- FG Slashes Domestic Bond Size as Yields Rise
The Debt Management Office sold far fewer bonds than it offered on Wednesday as investors, worried about rising inflation, demanded higher yields from a government looking to spend its way out of recession.
The debt office raised N69.2bn ($227m) in bonds maturing in five, 10 and 20 years’ time, less than the N95bn it had wanted.
Investors were demanding yields of up to 18 per cent for the notes, far above the mid-point at which the DMO wanted to issue them, to compensate for inflation which hit more than 11-year high of 18.5 per cent on Thursday.
“Many investors are not willing to lock up their funds at present levels,” one trader told Reuters.
Investors, worried about rising inflation with oil receipts and foreign inflows declining, are pushing up Nigerian bond yields, which could increase the cost of servicing local debt for the government, according to analysts.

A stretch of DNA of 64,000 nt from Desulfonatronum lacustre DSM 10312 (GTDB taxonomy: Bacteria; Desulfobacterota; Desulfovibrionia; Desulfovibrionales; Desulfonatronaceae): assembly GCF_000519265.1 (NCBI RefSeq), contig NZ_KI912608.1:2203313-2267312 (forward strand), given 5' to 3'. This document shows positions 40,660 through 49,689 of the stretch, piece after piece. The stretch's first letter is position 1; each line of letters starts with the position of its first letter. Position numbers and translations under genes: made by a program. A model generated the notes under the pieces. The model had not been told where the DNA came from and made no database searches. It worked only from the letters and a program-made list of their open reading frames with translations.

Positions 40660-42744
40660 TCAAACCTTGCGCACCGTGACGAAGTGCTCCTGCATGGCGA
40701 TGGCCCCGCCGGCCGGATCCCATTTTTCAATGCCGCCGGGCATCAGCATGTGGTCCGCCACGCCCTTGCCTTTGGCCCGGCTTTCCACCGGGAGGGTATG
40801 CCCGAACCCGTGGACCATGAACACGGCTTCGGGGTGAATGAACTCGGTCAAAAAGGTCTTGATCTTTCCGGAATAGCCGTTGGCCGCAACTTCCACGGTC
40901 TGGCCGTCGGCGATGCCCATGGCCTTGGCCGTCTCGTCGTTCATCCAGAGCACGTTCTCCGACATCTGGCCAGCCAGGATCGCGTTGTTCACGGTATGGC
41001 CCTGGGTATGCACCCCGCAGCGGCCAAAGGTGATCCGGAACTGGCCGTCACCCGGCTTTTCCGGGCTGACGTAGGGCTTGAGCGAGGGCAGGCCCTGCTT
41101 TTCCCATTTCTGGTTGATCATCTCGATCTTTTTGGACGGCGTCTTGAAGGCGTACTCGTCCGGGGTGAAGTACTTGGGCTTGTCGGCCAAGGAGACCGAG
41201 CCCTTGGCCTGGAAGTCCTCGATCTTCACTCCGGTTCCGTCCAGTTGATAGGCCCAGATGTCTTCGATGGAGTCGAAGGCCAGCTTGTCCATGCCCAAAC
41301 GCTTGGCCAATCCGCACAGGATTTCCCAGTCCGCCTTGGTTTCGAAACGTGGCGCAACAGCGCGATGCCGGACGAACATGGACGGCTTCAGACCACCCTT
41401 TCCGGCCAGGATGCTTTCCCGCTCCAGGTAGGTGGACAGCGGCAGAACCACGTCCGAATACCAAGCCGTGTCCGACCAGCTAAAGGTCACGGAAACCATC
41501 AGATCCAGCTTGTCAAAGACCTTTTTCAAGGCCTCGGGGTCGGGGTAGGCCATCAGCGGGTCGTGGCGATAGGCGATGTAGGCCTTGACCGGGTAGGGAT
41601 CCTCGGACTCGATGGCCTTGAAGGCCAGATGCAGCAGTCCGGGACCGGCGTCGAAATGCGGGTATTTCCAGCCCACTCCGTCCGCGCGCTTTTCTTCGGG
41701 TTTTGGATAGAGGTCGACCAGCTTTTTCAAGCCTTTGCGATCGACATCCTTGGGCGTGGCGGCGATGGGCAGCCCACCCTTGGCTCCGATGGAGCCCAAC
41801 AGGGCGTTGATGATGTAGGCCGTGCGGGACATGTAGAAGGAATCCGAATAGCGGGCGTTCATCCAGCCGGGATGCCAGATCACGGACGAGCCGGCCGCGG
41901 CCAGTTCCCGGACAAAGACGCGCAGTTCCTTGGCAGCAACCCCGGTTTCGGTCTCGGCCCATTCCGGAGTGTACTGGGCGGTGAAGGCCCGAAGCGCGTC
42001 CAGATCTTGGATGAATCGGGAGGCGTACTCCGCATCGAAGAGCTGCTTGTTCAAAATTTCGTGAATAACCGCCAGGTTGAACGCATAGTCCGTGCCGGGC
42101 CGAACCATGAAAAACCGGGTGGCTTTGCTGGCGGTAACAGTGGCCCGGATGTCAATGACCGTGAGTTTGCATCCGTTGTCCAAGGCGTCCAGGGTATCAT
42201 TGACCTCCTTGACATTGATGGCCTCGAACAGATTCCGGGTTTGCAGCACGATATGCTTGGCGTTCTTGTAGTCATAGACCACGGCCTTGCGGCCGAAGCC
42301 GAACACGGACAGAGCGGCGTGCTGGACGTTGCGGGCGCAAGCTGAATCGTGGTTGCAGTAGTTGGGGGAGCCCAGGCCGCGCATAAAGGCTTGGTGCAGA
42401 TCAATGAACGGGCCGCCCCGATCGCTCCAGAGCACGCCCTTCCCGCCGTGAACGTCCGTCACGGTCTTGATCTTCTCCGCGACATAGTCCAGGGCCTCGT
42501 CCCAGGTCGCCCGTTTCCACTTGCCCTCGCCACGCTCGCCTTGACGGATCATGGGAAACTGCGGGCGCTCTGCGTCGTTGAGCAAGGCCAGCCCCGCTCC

The DMO paid 16.43 per cent to auction N41bn, maturing in 2036 debt and fetched N25bn due in 2026 debt at 16.24 per cent. It issued N3.2bn of 2021 debt at 15.99 per cent.
It paid around 15 per cent for these notes at its previous auction last month.
On Tuesday, the government found unrecorded debts of N2.2tn left over from the previous administration, which turned up after an audit aimed at improving transparency.
The government expects the 2017 deficit to widen to N2.36tn as it tries to drag the economy out of recession with a budget that foresees record spending. More than half of the deficit will be funded through domestic borrowing.
Total subscription at Wednesday’s auction stood at N102.84bn. Traders said the quest for higher yields masked the levels of liquidity in the banking system.